A few people have asked recently how to make T-shirts and other stretch items for their children, and especially how to get the binding looking so nice. This tutorial will show you how to sew confidently with stretch fabric and hopefully you can then branch out and sew many comfy and super cute clothes for your little man. The good news is you don’t need an overlocker (serger), just a few essential tips on how to maximise the potential of your regular home sewing machine!
This summer Jude has lived in two sleeveless onesie’s that I made for him. Such a practical item of clothing for our hot Australian summer, yet so hard to buy one that fits well and luckily, so easy to sew one (or two or three) yourself! So here it is:
This pattern has been designed to fit my son who is about 7 months old, and quite a solid build). It is a slim fit on him, but looks great. So I would say it’s about a 6-month size (with growing room) to be safe. You will have to adjust to fit if you need it in a different size, based on outfits that fit your baby at home. Click here to download the free 6 month sized pattern.
Gather your supplies:
70cm good quality cotton knit with a very small percent of lycra/spandex*
4 small wooden buttons
3 sets of snaps
ball point needles for your machine- this is important!
*Wash and preshrink fabric. I always dry fabric in dryer before cutting to make sure it has fully shrunk (often by about 10%) so the finished garment will retain is shape when washed in future.
Stretch stitches to use:
For sewing your seams together, the stitch in the photo below is the one I would use. It looks like a straight stitch, but has a small amount of zig zag so the fabric will stretch when worn and pulled over little heads repeatedly.
The walking foot:
If you don’t have one, don’t panic! You will still be able to make the garment. However, if you do have a walking foot it is fantastic for sewing great seams with stretch. The picture shows two fabric samples. On the right a regular foot was used and you can see the seam is bubbled or rippled looking. The sample on the left was using the walking foot and it really helps seams to sit flat (photo doesn’t do it justice). However, if you only have a regular foot, a good steam iron should sort most the wrinkles out.
Lets get started!
1. Open the PDF and print off pattern pieces making sure the pattern is to scale. Check by measuring the square, it should be 5cm x 5cm. Join the two pattern pieces together at the line where it says ‘Join here’, and trace off your front piece and back piece onto separate pieces of paper
2. Cut out your front and back pieces taking care to match up stripes (see picture), and cut on the fold.
3. Transfer markings from pattern onto fabric with a washable marker, all X’s along bottom edge and shoulder markings.
4. Cut binding pieces as measured on PDF pattern. You may want to cut them a little longer if you are concerned about your fabric not being stretchy enough.
If you are cutting the binding from garment fabric and it is striped, decide which colour in the stripe you want as binding before cutting. For example, I chose white for the binding so made sure white was showing 1-2cm from the edge of binding.
5. Pin the front neck binding to onesie front, right sides together.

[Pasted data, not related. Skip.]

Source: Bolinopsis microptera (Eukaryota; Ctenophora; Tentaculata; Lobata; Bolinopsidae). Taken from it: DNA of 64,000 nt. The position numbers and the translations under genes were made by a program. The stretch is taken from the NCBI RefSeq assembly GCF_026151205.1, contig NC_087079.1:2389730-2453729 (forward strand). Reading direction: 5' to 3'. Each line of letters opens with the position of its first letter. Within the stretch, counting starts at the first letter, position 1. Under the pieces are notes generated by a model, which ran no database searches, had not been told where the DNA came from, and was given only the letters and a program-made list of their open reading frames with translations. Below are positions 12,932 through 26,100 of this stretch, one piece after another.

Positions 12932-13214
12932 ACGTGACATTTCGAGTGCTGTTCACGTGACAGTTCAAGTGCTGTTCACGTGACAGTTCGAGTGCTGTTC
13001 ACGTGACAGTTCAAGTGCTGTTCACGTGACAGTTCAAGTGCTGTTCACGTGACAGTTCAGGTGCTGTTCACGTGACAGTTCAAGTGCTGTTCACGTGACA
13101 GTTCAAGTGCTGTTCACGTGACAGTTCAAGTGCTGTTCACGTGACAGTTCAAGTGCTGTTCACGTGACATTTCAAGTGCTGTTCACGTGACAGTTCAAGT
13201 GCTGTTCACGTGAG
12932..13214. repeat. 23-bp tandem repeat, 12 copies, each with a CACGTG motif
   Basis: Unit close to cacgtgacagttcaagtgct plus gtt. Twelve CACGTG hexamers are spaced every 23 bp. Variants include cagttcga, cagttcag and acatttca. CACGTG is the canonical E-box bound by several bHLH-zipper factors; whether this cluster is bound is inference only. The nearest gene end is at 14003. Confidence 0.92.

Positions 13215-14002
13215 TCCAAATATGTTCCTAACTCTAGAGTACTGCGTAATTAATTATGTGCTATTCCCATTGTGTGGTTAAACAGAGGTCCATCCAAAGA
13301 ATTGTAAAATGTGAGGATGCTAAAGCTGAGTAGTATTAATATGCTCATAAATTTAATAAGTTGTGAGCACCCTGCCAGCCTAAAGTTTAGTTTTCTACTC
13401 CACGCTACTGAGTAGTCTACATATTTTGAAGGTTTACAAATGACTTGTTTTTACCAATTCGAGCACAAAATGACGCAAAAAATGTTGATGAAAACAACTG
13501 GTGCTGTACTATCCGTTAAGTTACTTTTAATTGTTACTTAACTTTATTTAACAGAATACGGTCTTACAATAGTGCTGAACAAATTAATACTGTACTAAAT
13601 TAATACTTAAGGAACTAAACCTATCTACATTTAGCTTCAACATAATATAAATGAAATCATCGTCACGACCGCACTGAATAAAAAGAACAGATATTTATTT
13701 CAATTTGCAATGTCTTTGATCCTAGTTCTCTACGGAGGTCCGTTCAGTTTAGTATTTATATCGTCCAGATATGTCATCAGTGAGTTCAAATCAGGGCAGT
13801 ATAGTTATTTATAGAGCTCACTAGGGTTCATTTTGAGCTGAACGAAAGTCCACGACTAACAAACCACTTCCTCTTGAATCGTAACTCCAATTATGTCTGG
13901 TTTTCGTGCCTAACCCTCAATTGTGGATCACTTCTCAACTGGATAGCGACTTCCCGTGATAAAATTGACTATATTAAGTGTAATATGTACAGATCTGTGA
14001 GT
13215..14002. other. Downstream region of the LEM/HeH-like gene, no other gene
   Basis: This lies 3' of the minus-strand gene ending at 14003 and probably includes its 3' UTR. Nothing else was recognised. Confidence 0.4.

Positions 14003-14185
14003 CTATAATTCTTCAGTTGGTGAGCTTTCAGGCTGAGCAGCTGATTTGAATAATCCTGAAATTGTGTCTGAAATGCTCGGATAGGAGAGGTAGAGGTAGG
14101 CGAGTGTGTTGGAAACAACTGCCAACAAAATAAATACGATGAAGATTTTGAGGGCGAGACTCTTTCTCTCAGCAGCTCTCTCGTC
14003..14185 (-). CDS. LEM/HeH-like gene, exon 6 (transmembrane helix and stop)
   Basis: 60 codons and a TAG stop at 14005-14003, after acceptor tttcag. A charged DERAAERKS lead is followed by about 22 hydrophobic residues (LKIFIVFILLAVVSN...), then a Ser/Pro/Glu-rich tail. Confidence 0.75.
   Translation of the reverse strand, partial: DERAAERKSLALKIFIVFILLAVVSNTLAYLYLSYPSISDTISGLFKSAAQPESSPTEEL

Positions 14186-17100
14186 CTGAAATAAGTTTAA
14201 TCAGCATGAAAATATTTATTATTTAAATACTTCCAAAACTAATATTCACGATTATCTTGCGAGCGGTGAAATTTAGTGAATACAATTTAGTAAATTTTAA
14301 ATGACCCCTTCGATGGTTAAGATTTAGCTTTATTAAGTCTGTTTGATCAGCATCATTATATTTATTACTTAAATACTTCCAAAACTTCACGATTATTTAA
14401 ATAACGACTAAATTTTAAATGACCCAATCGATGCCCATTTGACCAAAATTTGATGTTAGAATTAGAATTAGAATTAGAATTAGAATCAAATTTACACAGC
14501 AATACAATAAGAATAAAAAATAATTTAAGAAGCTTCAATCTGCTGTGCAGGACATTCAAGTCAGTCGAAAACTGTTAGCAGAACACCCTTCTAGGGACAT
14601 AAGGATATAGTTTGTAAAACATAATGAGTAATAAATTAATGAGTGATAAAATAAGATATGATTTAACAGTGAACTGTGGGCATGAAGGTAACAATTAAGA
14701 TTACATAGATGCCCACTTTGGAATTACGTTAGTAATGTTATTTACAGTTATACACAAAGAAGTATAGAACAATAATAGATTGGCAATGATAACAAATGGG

Stitch about 1cm from edge (using the stitch shown at beginning of tutorial) stretching to fit as you go.
Repeat step for onesie back, joining back neck binding to onesie back.
6. Press binding flat with a light steam iron on both front and back pieces.
7. Turn binding under to wrong side of garment. I don’t bother pinning, but if you think it will help keep your binding an even width, go for it!
8. Topstitch binding in place with a medium zig zag stitch (good old regular zig zag, not the type we are sewing seams with) on right side of garment. Again, stretch slightly as you sew.
The trick here is to sew as slowly as you need to keep the topstitching straight, while folding the binding under so it looks uniformed the whole way along the edge. With practice, you will get much quicker at this!
9. Trim excess binding off back of garment, not to close to stitching though!
10. Give pieces a light steam press.
11. Join front and back pieces together at shoulder seam, matching up markings. The back piece should overlap the front.
12. Stitch them together about 1/2cm from edge to hold in place.
13. Now its time to stitch the side seams together, taking care to match stripes as you sew as well as stretch fabric slightly.
14. Take one sleeve binding and stitch ends together to form a circle.
Repeat with other sleeve binding.
Repeat with bottom edge binding.
15. Mark sleeve binding circles into ¼’s with marker, and armhole into ¼’s as well.
Mark bottom edge binding circle into 1/8’s with marker.
16. Slide the armhole onto sewing machine bed (or is that called the arm too?), and the binding over that (right sides together). See photo below.
17. Stitch together 1cm from edge, taking care to match markings as you sew.
Repeat for other armhole.
18. Follow steps 6-10 for finishing off armhole binding in the same way you finished neck bindings.
19. Stitch the bottom edge binding to bottom edge of garment matching up markings on binding with X’s along garment edge, right sides together.
Follow steps 6-10 for finishing off bottom edge binding in the same way you finished neck bindings.
20. Insert snaps in bottom edge about 3cm apart. I have a snap press, but you can use the snaps you hammer in or even buy snap tape, which you sew on.
21. Sew on your 4 wooden buttons taking care to sew them to the binding only, not the fabric underneath.
Well done, you are now finished!!
One last step.
22. Take one beautiful chubby baby boy, dress him in his comfortable new onesie and admire those gorgeous rolls and milky skin!
and remember, boy will be boys.
Hope you enjoyed the tutorial!